The current study sought to characterize implicit bias toward children with autism and examine whether viewing educational materials about autism would change attitudes toward children with autism. A website developed by Sesame Street containing information about autism and resources for families was distributed to parents of children with autism (n = 473) and parents of children without autism (n = 707). Pre- and post-test measures of implicit bias toward children with autism; explicit attitudes and knowledge about autism; and parenting confidence, strain, and stigma were completed before and after the website was presented. Results indicated that parents of children with autism showed less implicit bias compared with those of non-autistic children during the pre-test, but the groups did not differ at the post-test. Parents without autistic children and those with more negative explicit attitudes showed a greater reduction in implicit bias from the pre- to the post-test. In addition, for parents of children with autism, a more positive change in explicit attitudes and increased knowledge from the pre- to the post-test was associated with more empowerment at the post-test. Together, our findings suggest that the online educational resources can reduce implicit bias against children with autism and help mitigate some of the psychological issues associated with parenting children with autism.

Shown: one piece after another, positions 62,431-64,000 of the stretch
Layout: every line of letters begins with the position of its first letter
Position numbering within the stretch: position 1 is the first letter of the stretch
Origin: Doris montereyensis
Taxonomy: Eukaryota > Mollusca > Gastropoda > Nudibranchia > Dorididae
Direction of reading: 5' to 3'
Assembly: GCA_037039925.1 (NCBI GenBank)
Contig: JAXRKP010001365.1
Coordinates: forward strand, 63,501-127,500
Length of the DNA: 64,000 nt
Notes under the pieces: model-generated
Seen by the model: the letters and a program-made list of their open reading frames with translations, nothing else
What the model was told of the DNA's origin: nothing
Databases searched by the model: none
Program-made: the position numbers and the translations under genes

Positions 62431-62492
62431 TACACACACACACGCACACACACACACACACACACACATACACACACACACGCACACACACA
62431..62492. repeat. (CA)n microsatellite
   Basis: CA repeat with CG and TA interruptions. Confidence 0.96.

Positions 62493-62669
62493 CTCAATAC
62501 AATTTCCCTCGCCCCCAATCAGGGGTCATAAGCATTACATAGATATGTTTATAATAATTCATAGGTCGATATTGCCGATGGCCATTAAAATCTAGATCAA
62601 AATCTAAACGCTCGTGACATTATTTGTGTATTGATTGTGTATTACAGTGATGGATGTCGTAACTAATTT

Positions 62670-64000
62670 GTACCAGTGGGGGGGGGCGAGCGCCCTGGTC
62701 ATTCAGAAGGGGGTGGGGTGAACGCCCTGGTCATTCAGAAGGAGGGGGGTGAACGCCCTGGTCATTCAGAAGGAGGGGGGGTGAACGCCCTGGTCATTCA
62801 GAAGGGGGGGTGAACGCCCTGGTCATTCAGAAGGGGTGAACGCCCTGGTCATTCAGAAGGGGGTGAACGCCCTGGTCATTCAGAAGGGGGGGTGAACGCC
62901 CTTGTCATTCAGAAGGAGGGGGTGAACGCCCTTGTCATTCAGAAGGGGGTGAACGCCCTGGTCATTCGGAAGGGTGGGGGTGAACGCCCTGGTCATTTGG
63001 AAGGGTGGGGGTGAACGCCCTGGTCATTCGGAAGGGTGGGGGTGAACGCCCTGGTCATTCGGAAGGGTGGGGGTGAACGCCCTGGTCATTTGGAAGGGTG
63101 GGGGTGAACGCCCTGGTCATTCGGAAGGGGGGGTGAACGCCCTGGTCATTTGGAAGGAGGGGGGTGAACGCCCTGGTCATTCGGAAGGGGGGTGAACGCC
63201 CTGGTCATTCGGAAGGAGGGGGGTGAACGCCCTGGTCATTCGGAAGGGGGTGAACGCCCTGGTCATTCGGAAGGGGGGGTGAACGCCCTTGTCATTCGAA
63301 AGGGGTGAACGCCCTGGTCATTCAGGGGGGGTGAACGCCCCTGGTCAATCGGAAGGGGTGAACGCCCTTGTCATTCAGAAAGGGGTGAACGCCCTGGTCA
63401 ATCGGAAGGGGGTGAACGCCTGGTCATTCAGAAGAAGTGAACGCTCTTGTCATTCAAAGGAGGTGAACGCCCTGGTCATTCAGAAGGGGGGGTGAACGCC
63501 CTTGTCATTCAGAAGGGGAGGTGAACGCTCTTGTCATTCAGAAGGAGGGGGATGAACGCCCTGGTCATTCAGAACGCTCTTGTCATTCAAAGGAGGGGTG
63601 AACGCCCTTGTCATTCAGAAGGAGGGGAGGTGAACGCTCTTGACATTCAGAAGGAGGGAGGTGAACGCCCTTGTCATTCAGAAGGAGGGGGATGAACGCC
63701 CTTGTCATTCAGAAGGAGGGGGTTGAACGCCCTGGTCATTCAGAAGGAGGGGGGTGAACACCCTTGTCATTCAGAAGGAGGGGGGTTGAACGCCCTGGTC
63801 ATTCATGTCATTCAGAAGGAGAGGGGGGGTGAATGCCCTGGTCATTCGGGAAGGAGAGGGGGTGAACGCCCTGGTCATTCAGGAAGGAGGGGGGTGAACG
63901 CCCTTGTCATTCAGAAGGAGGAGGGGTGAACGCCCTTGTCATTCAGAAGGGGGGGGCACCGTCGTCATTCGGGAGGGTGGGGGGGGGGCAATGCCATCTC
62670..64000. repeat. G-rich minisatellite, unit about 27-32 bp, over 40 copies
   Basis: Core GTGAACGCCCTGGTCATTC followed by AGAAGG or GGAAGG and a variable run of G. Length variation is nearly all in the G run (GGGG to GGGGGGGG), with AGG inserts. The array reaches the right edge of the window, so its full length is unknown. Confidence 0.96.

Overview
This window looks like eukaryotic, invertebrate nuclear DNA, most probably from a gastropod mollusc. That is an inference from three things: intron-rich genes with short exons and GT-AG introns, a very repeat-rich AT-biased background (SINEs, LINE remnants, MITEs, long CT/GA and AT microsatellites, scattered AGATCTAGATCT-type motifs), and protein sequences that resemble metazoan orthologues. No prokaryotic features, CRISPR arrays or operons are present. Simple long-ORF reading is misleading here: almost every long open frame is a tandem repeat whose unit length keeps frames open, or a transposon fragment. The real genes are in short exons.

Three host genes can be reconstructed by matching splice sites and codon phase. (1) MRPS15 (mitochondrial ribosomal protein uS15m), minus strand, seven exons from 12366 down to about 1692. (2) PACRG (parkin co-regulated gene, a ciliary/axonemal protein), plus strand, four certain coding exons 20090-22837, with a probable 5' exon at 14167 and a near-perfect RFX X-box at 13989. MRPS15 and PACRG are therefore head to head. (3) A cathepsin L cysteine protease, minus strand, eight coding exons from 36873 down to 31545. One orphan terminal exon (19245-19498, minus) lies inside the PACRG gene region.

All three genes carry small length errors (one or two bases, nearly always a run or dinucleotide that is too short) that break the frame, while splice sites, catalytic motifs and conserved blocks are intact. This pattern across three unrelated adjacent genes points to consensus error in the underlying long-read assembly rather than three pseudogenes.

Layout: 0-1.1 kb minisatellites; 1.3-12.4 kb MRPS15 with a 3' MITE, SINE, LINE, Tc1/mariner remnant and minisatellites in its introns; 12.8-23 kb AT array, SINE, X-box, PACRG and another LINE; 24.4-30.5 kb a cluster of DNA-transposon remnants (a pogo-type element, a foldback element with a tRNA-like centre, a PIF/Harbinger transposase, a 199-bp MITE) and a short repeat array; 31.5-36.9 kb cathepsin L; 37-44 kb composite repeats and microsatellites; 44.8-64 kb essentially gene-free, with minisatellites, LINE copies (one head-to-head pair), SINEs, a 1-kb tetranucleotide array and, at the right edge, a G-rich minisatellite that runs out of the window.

Keywords: autism spectrum disorders; social cognition and social behavior.